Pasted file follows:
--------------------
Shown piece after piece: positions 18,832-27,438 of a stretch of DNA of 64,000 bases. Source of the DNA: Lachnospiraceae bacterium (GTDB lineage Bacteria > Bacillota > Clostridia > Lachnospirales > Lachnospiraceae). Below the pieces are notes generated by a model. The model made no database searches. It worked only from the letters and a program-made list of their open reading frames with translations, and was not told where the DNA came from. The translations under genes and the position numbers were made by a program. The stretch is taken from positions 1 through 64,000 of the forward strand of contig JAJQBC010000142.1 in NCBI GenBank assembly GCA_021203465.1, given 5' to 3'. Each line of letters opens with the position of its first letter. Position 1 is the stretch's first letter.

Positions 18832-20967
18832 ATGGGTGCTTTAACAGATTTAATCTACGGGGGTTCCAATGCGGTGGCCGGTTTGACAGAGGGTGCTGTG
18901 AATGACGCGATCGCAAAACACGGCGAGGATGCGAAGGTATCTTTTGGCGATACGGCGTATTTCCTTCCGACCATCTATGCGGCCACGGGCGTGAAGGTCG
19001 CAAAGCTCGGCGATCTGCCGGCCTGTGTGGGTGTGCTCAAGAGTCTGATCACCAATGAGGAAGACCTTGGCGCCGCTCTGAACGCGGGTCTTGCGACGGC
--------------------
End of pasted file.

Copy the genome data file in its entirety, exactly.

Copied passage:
Shown piece after piece: positions 18,832-27,438 of a stretch of DNA of 64,000 bases. Source of the DNA: Lachnospiraceae bacterium (GTDB lineage Bacteria > Bacillota > Clostridia > Lachnospirales > Lachnospiraceae). Below the pieces are notes generated by a model. The model made no database searches. It worked only from the letters and a program-made list of their open reading frames with translations, and was not told where the DNA came from. The translations under genes and the position numbers were made by a program. The stretch is taken from positions 1 through 64,000 of the forward strand of contig JAJQBC010000142.1 in NCBI GenBank assembly GCA_021203465.1, given 5' to 3'. Each line of letters opens with the position of its first letter. Position 1 is the stretch's first letter.

Positions 18832-20967
18832 ATGGGTGCTTTAACAGATTTAATCTACGGGGGTTCCAATGCGGTGGCCGGTTTGACAGAGGGTGCTGTG
18901 AATGACGCGATCGCAAAACACGGCGAGGATGCGAAGGTATCTTTTGGCGATACGGCGTATTTCCTTCCGACCATCTATGCGGCCACGGGCGTGAAGGTCG
19001 CAAAGCTCGGCGATCTGCCGGCCTGTGTGGGTGTGCTCAAGAGTCTGATCACCAATGAGGAAGACCTTGGCGCCGCTCTGAACGCGGGTCTTGCGACGGC